Description. The assemblage of teeth of Archaeolamna ex. gr. kopingensis shows very varied morphologies, revealing strong monognathic and weak dignathic heterodonty (see above), as well as some ontogenetic and probable sexual heterodonty. Within the tooth assemblage, most of the teeth are reasonably small, with a small number of larger teeth (as used in the dentition reconstruction) and a very small minority of teeth that are at least 50% larger than average. The very largest teeth differ from others in that there are commonly strong but short and irregular longitudinal folds at the base of the labial face of the crown, especially prominent in teeth from posterolateral positions. Larger teeth of all anterior and anterolateral tooth positions appear to be present in both a robust and a gracile morph. These have the same overall shape but the main cusp and the root lobes of the gracile morph are considerably more slender than in the robust morph. The main cusp of the gracile teeth is also somewhat longer for the width of the tooth than in the robust morph. By analogy with some modern lamniforms and carcharhiniforms, it is probable that the gracile morph represents teeth of adult male individuals, whilst the robust morph represents females and immature individuals.
Anterior teeth have a main cusp that is rather higher than the root and a single pair of slightly divergent lateral cusplets. The main cusp is robust and tapers steadily to a point. In lower anterior teeth and presumed first upper anterior teeth, the main cusp is straight and vertical, becoming inclined in some upper anterior teeth (file two) and curved in others (file three). The lateral profile of the main cusp shows a very slight sigmoidal curvature. In all anterior teeth the lateral cusplets on anterior and posterior sides of the tooth are of similar size, and are rather higher than wide. The crown unites the main and lateral cusplets at the base on the labial side, but not on the lingual face, where a narrow neck is present at the base of each of the cusps. The labial face of the cusps is faintly convex, but commonly flat or slightly concave at the base of the main cusp. The lingual face of all cusps is strongly convex, giving them a rather semicircular cross-section. A well-defined cutting edge is continuous across all cusps. The root is bulky and strongly ‘V’ shaped. The root is somewhat asymmetrical in all anterior teeth, with the asymmetry varying with tooth position. The root lobes form an internal angle of 90 degrees or less, depending on jaw position. Root lobes are oval in cross-section, largely compressed antero-distally, but in the posterior lobe this may be twisted towards the lingual side. The terminations of the root lobes are variable in shape, ranging from smoothly rounded to sharply pointed, but are never strongly flattened. The linguo-basal base of the root is not strongly flattened. There is a rather inflated root lingual boss, and in the centre of this is either a single well-developed foramen or a cluster of up to four small foramina. In a small proportion of smaller teeth, the main foramen is within a short but deep groove.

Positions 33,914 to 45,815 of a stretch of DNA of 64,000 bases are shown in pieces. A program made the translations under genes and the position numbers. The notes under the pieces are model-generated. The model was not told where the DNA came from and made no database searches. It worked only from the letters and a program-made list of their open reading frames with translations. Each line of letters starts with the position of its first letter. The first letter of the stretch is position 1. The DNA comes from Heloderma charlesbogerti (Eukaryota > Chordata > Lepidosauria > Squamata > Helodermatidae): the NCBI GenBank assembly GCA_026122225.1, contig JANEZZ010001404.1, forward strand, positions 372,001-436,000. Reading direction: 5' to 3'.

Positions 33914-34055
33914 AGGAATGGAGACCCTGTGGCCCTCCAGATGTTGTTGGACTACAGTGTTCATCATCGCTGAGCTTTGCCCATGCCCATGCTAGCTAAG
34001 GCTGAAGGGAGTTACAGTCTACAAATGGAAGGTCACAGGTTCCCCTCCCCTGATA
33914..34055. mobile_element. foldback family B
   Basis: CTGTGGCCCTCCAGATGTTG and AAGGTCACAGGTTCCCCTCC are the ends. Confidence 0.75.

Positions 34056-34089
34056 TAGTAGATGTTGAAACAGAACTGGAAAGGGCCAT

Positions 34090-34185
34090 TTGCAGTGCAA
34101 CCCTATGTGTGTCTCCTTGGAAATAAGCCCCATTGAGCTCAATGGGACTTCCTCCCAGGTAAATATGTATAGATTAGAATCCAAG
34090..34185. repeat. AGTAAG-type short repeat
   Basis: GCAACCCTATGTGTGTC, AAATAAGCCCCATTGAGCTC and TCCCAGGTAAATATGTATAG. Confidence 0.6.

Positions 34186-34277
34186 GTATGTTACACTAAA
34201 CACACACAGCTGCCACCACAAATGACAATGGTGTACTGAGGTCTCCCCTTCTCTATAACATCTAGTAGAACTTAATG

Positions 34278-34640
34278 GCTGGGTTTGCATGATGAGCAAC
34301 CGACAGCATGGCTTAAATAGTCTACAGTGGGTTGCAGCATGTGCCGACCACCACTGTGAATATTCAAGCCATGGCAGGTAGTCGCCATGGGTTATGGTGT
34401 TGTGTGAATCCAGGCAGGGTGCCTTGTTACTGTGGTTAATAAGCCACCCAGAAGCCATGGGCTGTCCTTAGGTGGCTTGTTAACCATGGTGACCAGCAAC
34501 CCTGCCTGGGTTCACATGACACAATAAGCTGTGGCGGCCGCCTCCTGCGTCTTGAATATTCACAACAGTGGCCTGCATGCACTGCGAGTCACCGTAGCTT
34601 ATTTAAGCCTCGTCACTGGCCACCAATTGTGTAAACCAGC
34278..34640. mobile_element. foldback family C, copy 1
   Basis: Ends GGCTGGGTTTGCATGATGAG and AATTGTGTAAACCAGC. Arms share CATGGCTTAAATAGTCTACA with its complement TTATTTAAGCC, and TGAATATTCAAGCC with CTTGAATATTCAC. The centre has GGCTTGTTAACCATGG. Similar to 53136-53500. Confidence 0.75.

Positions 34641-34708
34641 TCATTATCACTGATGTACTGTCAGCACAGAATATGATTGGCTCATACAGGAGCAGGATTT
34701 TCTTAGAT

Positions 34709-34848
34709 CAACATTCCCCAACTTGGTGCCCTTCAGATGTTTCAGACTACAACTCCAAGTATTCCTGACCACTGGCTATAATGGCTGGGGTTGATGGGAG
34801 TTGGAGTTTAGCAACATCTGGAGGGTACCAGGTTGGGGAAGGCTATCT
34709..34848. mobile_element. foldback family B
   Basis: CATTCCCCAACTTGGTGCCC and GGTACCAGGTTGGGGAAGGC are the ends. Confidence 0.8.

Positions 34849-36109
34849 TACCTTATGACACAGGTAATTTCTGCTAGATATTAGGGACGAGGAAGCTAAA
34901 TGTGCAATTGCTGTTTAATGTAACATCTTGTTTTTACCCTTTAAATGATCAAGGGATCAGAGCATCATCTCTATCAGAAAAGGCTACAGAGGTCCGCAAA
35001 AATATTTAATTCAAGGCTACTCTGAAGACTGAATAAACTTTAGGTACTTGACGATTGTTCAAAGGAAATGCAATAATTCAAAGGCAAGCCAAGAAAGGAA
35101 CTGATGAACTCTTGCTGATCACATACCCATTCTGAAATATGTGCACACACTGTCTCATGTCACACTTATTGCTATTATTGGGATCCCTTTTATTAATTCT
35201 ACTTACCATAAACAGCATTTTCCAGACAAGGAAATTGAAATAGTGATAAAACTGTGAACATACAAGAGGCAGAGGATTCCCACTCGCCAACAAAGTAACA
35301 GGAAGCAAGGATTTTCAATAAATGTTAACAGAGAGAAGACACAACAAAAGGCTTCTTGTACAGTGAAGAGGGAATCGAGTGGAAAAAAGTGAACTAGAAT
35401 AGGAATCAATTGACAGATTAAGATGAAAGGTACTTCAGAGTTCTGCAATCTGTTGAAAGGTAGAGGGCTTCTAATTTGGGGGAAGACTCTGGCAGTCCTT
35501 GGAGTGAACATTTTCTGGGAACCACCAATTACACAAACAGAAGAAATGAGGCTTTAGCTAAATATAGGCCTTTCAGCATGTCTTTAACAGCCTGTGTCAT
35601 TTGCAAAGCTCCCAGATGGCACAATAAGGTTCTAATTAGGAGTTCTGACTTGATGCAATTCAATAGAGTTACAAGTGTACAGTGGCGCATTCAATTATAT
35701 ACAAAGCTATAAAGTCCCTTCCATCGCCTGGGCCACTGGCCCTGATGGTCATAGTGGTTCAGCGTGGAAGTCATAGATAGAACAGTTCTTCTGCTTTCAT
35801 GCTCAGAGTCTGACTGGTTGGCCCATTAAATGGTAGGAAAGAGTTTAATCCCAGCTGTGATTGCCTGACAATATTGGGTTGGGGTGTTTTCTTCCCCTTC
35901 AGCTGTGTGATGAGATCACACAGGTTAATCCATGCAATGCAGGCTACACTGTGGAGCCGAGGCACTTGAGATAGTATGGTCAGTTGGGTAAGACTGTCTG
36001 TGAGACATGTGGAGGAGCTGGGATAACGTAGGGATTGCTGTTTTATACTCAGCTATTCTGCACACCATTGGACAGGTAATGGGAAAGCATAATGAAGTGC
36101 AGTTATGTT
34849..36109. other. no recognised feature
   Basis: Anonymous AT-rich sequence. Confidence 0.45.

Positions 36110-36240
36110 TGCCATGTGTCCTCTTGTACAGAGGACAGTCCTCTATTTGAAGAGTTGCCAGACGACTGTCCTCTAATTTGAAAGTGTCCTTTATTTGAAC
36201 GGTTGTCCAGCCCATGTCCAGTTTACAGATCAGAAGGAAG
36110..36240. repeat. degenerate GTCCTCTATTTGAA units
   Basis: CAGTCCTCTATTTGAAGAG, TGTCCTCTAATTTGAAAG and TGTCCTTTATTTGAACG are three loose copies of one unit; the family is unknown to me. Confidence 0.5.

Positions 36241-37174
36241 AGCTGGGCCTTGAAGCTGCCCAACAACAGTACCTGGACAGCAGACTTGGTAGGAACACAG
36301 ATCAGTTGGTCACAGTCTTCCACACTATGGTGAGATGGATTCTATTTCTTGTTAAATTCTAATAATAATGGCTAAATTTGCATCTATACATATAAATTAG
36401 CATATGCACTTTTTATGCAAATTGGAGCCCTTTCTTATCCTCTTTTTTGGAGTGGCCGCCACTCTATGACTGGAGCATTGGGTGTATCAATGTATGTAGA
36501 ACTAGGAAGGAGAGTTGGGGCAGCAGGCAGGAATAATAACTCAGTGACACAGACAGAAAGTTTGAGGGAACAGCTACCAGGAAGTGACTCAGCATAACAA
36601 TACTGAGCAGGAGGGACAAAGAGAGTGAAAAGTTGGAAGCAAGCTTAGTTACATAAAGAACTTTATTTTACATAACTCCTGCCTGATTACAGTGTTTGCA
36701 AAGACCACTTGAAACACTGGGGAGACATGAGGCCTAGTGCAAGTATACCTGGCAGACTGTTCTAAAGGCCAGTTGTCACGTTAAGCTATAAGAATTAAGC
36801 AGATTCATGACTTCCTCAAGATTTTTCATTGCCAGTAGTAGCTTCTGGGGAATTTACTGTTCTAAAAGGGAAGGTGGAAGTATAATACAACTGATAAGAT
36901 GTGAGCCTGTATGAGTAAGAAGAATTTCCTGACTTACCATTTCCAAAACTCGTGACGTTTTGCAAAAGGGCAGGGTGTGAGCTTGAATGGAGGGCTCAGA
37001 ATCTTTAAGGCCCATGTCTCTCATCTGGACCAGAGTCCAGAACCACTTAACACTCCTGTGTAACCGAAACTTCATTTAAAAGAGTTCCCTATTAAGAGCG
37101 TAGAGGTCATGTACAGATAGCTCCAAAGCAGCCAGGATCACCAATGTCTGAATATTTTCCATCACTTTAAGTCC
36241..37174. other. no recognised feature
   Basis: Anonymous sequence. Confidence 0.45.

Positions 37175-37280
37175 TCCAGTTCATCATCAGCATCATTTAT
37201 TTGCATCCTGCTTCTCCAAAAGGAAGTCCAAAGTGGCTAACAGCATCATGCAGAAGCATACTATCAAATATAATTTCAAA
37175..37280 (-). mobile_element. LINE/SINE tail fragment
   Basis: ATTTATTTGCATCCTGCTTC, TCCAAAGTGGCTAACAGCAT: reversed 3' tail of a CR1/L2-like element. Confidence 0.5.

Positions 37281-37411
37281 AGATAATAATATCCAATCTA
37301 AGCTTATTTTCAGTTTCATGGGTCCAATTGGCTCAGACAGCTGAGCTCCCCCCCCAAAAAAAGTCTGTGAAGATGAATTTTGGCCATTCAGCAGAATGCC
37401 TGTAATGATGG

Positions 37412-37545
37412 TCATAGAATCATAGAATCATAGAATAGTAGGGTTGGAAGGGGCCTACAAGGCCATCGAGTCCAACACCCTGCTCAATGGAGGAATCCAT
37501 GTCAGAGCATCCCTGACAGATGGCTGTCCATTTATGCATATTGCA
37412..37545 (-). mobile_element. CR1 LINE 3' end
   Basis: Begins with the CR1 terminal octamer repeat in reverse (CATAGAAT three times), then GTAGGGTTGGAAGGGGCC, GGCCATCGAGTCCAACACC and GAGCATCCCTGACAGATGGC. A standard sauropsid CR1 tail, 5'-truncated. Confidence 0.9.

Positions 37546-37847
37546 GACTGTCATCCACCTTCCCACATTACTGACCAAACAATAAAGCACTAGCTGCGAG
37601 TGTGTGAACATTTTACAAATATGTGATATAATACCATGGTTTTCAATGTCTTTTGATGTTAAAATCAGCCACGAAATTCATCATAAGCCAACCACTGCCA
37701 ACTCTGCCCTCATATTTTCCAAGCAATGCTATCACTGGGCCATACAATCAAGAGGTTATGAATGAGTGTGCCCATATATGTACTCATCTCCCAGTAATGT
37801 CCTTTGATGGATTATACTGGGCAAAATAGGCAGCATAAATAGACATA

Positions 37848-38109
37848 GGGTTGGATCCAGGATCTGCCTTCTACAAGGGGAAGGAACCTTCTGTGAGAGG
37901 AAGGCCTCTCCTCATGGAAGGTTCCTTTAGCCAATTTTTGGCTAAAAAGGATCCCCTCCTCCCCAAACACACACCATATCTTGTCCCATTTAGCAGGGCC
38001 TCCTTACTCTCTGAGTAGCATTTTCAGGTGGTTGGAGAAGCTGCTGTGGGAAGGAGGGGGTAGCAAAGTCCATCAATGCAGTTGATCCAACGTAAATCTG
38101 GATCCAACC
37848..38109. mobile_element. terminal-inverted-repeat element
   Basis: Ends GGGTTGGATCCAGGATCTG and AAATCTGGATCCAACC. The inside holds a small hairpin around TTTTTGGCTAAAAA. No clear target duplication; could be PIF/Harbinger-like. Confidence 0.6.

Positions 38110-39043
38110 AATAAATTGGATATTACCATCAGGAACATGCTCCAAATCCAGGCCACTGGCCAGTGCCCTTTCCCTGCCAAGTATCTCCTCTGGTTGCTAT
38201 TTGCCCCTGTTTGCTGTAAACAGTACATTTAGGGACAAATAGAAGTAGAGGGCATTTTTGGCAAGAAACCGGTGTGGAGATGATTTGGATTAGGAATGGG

Lower parasymphyseal teeth are very variable but are essentially modified anterior teeth. There appears to be a morphological continuum between first lower anterior teeth and highly modified and stunted parasymphyseal teeth. It is, therefore, likely that the dentition at the front of the lower jaw is less clearly defined than in other lamniforms. The crown of lower parasymphyseal teeth differs from that of other anterior teeth largely in being smaller relative to the root and less symmetrical, with lateral cusplets often being better formed on one side of the tooth than the other, or even absent on one or both sides. The root is antero-distally compressed with a very well-developed lingual boss. Root lobes are short and rarely of close to equal length; in many of the smaller teeth, only a single root lobe is fully developed.